The only method that remained was to rout them by an infantry charge. It required men of the most undaunted courage, men old in service whose bravery and endurance were beyond question, to make the fearful effort. The 6th Missouri as I said before being in the advance was to be the first to pass through the perilous ordeal. Under the command of Lieutenant Colonel James H. Blood, who has for a long time commanding the regiment, the 6th was ready to go where duty called. There was some hesitancy as to which company would cross first and finally Co. F volunteered and were duly accepted by the colonel.

          They crossed the bayou followed by a portion of Co. K who had been detailed to make a road up the opposite bank which was very steep and right upon the top of which were Rebel sharpshooters in their rifle pits. After the completion of the road, the balance of the regiment was to cross. But this idea was finally abandoned and in about an hour and a half the whole regiment had reached the opposite side. A portion of Co. K who had crossed with spades and shovels commenced digging, but it was found to be useless and too perilous. Directly over their heads were Rebel rifle pits so close that some of the boys of Co. F locked bayonets with the Rebels. The pits were occupied by the 42nd Georgia and 17th Louisiana regiments.

          On the other side of the bayou, the 13th Regulars were deployed to the right and left of the passage or neck after which they kept up a continual fire in the direction of the Rebel fortifications, thus as far as possible, protecting the 6th from annihilation. While I cannot but regard the order to cross from whatever source it may have originated as rash and absurd in the extreme, yet I and every true citizen of this distracted country must admire and applaud the daring bravery and unflinching devotion of those men who willingly obeyed it. The 8th Missouri also afterwards came up and assisted the 13th Regulars.

          Sixteen of the gallant 6th Missouri lie entombed in the once honored soil of Mississippi. Green grows the sod over them and may no traitor’s foot pollute it. Lieutenant Robert L. Vance was the only commissioned officer killed; a noble, high-minded man, a good soldier, attentive to his duties, an ardent lover of his country and devoted to her cause, we miss him! He died like a brave and gallant officer and on the banks of the Yazoo he slumbers. May the waters flow gently, and southern winds be hushed as they pass his resting place, alone and solitary, in the land of the stranger and the enemy.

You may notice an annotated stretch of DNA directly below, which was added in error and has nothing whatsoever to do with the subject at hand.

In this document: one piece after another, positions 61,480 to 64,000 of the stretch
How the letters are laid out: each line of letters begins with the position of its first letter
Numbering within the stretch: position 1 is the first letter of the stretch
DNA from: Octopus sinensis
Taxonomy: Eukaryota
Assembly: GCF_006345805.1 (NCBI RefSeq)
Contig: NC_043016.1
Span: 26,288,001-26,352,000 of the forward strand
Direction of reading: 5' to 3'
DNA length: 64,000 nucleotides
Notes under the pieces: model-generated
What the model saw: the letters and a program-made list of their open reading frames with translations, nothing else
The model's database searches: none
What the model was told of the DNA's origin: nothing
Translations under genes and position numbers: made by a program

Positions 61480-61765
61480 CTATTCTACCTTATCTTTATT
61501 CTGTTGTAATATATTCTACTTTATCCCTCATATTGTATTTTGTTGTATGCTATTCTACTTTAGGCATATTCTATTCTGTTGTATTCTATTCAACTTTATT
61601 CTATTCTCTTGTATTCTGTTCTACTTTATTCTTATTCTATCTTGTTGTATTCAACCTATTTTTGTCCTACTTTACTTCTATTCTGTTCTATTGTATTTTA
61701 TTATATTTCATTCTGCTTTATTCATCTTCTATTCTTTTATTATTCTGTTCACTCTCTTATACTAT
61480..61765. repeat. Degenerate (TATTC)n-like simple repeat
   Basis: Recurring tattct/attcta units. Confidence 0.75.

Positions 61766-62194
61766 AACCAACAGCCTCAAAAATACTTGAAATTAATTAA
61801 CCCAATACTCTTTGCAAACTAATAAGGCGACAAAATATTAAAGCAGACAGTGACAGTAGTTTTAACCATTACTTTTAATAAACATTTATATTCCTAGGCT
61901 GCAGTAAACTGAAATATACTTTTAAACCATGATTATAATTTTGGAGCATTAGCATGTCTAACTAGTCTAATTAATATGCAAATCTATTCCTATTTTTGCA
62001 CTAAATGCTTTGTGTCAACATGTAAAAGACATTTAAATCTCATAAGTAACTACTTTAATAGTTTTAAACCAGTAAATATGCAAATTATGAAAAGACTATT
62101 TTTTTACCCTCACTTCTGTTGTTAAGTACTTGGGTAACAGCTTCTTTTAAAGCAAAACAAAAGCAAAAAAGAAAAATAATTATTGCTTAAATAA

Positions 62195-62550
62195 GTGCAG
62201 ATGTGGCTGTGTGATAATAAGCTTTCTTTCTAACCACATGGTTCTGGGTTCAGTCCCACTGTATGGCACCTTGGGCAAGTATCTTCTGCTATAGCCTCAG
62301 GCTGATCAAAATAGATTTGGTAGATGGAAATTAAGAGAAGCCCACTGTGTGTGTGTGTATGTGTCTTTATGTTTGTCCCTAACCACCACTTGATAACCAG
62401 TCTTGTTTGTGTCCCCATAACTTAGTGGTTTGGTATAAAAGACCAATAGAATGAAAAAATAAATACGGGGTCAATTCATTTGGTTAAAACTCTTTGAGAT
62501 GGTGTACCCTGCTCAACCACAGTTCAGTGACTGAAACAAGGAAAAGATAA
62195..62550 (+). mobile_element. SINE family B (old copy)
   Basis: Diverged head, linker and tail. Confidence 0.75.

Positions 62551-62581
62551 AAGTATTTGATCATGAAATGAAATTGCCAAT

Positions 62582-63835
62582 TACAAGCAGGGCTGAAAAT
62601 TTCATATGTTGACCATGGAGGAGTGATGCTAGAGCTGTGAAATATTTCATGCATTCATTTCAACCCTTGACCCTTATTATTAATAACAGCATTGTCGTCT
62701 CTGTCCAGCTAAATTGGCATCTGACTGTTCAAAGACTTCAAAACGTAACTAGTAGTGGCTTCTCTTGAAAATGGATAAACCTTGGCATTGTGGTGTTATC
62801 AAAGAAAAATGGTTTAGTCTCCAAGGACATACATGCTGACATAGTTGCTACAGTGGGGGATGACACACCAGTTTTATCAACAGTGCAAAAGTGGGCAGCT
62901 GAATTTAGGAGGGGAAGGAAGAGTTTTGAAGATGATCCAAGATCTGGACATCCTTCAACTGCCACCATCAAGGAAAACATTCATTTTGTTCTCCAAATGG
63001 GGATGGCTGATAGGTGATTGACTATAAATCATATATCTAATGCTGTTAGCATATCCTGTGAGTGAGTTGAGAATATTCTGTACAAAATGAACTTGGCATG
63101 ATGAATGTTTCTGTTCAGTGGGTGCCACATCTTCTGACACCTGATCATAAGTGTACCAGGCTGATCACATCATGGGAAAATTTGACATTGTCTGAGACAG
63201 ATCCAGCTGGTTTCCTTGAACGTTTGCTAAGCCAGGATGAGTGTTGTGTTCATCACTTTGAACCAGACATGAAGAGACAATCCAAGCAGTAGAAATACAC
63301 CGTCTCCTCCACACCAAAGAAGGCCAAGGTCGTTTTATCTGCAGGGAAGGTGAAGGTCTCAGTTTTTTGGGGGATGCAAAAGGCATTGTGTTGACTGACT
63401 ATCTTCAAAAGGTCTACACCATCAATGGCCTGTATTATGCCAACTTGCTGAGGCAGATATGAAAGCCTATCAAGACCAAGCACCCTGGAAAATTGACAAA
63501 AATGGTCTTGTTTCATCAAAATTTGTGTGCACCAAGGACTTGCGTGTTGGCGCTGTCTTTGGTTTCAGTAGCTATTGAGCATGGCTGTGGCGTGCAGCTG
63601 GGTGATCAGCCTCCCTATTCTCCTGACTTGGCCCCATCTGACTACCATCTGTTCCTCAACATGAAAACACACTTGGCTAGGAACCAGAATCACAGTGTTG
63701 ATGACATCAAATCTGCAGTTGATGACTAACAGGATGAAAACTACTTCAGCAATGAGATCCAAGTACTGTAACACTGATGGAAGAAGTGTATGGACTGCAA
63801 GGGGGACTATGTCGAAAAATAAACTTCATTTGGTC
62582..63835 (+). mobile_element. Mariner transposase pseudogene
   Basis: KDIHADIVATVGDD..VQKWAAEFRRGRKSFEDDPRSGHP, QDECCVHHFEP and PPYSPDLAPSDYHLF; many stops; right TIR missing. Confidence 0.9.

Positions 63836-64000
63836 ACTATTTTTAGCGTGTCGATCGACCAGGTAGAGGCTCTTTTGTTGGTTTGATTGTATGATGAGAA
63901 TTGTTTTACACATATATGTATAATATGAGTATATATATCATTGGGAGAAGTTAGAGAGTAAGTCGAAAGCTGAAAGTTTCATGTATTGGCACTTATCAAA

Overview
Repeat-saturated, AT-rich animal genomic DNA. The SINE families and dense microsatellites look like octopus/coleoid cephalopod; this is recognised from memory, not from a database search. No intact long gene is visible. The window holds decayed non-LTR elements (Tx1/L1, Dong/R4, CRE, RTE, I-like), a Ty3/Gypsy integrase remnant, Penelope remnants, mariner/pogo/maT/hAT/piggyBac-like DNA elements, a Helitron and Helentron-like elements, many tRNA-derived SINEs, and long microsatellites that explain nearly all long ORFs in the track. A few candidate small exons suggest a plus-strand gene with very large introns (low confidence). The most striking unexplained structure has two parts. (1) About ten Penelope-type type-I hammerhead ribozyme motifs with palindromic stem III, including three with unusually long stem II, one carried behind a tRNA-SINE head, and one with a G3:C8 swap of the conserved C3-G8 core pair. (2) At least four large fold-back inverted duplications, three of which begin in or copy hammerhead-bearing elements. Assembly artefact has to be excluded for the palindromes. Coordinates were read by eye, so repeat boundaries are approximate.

Of Lieutenant Colonel Blood, too much cannot be said. He shared the peril with his men and although twice wounded, never flinched. The Rebel balls fell thick and fast around him, but he remained cool and collected, never gave up his command, but remained at his post, resolved to do or die as the case might be with his gallant followers. Verily, he deserves well of his country. May the Rebel balls ever prove as harmless to him as on the present occasion.

          But there is a finale to all this gallantry, heroism, bloodshed, and death that shrouds it in a great measure in dissatisfaction. Was it all in vain, this sacrifice of blood and treasure? This remains for time to divulge. Was Sherman out-generaled? It certainly appears so! It is stated that General F.P. Blair’s brigade was fearfully decimated. Our total loss is estimated at 1,700. Who is to blame? Who assumes the responsibility? I await developments.

 

Yank

 

Source:

Letter from “Yank,” 6th Missouri Volunteer Infantry, Weekly Pioneer & Democrat (Minnesota), January 30, 1863, pg. 3

Comments

Most Popular Posts

Arming the Buckeyes: Longarms of the Ohio Infantry Regiments

Dressing the Rebels: How to Dye Butternut Jeans Cloth

Bullets for the Union: Manufacturing Small Arms Ammunition During the Civil War

The Cannons are Now Silent: The Field of Death of Tupelo

The Vaunted Enfield Rifle Musket

Straw Already Threshed: Sherman on Shiloh

Federal Arms in the Stones River Campaign

Federal Arms in the Chickamauga Campaign

The Legend of Leatherbreeches: Hubert Dilger in the Atlanta Campaign

In front of Atlanta with the 68th Ohio